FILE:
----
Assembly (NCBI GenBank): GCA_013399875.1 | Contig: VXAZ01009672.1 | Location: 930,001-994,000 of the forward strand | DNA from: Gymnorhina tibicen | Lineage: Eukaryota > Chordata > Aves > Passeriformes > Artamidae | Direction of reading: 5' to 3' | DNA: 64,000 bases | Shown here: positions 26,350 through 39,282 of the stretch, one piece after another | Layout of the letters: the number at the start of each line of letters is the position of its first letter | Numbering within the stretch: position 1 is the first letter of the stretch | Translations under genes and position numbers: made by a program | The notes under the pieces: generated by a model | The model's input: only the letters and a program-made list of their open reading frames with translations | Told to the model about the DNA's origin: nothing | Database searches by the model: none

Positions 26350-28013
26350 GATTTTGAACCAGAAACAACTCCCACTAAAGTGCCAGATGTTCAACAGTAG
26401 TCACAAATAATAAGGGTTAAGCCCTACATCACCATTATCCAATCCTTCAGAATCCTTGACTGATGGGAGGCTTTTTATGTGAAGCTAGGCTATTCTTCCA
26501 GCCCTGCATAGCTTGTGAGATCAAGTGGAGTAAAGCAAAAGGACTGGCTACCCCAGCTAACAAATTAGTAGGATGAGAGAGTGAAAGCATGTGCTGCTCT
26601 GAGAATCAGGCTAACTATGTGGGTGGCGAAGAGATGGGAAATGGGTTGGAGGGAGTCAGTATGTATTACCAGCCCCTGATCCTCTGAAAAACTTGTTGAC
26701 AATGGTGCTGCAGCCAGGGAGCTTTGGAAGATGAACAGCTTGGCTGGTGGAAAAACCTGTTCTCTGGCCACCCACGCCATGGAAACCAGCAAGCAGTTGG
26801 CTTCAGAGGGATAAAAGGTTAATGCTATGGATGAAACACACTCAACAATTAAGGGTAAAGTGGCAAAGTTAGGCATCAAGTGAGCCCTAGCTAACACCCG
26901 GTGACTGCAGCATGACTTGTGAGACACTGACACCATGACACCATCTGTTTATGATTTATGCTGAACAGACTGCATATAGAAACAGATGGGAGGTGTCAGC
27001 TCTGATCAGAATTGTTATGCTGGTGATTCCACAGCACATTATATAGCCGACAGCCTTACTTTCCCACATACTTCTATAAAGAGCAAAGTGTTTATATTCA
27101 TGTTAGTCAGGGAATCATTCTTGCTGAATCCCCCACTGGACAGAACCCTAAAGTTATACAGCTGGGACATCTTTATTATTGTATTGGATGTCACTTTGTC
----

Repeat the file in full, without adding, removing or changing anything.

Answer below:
Assembly (NCBI GenBank): GCA_013399875.1 | Contig: VXAZ01009672.1 | Location: 930,001-994,000 of the forward strand | DNA from: Gymnorhina tibicen | Lineage: Eukaryota > Chordata > Aves > Passeriformes > Artamidae | Direction of reading: 5' to 3' | DNA: 64,000 bases | Shown here: positions 26,350 through 39,282 of the stretch, one piece after another | Layout of the letters: the number at the start of each line of letters is the position of its first letter | Numbering within the stretch: position 1 is the first letter of the stretch | Translations under genes and position numbers: made by a program | The notes under the pieces: generated by a model | The model's input: only the letters and a program-made list of their open reading frames with translations | Told to the model about the DNA's origin: nothing | Database searches by the model: none

Positions 26350-28013
26350 GATTTTGAACCAGAAACAACTCCCACTAAAGTGCCAGATGTTCAACAGTAG
26401 TCACAAATAATAAGGGTTAAGCCCTACATCACCATTATCCAATCCTTCAGAATCCTTGACTGATGGGAGGCTTTTTATGTGAAGCTAGGCTATTCTTCCA
26501 GCCCTGCATAGCTTGTGAGATCAAGTGGAGTAAAGCAAAAGGACTGGCTACCCCAGCTAACAAATTAGTAGGATGAGAGAGTGAAAGCATGTGCTGCTCT
26601 GAGAATCAGGCTAACTATGTGGGTGGCGAAGAGATGGGAAATGGGTTGGAGGGAGTCAGTATGTATTACCAGCCCCTGATCCTCTGAAAAACTTGTTGAC
26701 AATGGTGCTGCAGCCAGGGAGCTTTGGAAGATGAACAGCTTGGCTGGTGGAAAAACCTGTTCTCTGGCCACCCACGCCATGGAAACCAGCAAGCAGTTGG
26801 CTTCAGAGGGATAAAAGGTTAATGCTATGGATGAAACACACTCAACAATTAAGGGTAAAGTGGCAAAGTTAGGCATCAAGTGAGCCCTAGCTAACACCCG
26901 GTGACTGCAGCATGACTTGTGAGACACTGACACCATGACACCATCTGTTTATGATTTATGCTGAACAGACTGCATATAGAAACAGATGGGAGGTGTCAGC
27001 TCTGATCAGAATTGTTATGCTGGTGATTCCACAGCACATTATATAGCCGACAGCCTTACTTTCCCACATACTTCTATAAAGAGCAAAGTGTTTATATTCA
27101 TGTTAGTCAGGGAATCATTCTTGCTGAATCCCCCACTGGACAGAACCCTAAAGTTATACAGCTGGGACATCTTTATTATTGTATTGGATGTCACTTTGTC